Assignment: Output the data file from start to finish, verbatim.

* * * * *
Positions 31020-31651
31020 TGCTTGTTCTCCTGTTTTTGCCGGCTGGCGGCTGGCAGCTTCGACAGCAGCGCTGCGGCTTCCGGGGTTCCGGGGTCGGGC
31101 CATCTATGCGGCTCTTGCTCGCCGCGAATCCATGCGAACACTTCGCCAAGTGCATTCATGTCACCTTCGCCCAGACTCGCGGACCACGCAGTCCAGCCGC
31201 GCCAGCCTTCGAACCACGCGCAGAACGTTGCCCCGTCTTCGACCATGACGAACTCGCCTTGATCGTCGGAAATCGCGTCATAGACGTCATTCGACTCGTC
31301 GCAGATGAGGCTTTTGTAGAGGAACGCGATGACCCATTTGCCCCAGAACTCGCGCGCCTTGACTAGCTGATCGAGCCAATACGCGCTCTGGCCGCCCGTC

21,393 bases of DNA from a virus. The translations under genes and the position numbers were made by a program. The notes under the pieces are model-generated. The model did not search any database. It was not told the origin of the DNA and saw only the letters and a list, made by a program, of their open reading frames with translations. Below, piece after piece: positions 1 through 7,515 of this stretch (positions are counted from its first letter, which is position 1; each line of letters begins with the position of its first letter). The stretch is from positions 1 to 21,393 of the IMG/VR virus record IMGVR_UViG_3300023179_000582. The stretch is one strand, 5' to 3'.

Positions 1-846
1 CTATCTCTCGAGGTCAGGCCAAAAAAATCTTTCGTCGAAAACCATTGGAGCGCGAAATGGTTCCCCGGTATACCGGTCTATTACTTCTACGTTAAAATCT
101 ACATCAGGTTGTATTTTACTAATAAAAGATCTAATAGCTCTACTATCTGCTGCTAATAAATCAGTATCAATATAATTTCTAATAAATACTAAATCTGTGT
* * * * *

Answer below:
Positions 31020-31651
31020 TGCTTGTTCTCCTGTTTTTGCCGGCTGGCGGCTGGCAGCTTCGACAGCAGCGCTGCGGCTTCCGGGGTTCCGGGGTCGGGC
31101 CATCTATGCGGCTCTTGCTCGCCGCGAATCCATGCGAACACTTCGCCAAGTGCATTCATGTCACCTTCGCCCAGACTCGCGGACCACGCAGTCCAGCCGC
31201 GCCAGCCTTCGAACCACGCGCAGAACGTTGCCCCGTCTTCGACCATGACGAACTCGCCTTGATCGTCGGAAATCGCGTCATAGACGTCATTCGACTCGTC
31301 GCAGATGAGGCTTTTGTAGAGGAACGCGATGACCCATTTGCCCCAGAACTCGCGCGCCTTGACTAGCTGATCGAGCCAATACGCGCTCTGGCCGCCCGTC

21,393 bases of DNA from a virus. The translations under genes and the position numbers were made by a program. The notes under the pieces are model-generated. The model did not search any database. It was not told the origin of the DNA and saw only the letters and a list, made by a program, of their open reading frames with translations. Below, piece after piece: positions 1 through 7,515 of this stretch (positions are counted from its first letter, which is position 1; each line of letters begins with the position of its first letter). The stretch is from positions 1 to 21,393 of the IMG/VR virus record IMGVR_UViG_3300023179_000582. The stretch is one strand, 5' to 3'.

Positions 1-846
1 CTATCTCTCGAGGTCAGGCCAAAAAAATCTTTCGTCGAAAACCATTGGAGCGCGAAATGGTTCCCCGGTATACCGGTCTATTACTTCTACGTTAAAATCT
101 ACATCAGGTTGTATTTTACTAATAAAAGATCTAATAGCTCTACTATCTGCTGCTAATAAATCAGTATCAATATAATTTCTAATAAATACTAAATCTGTGT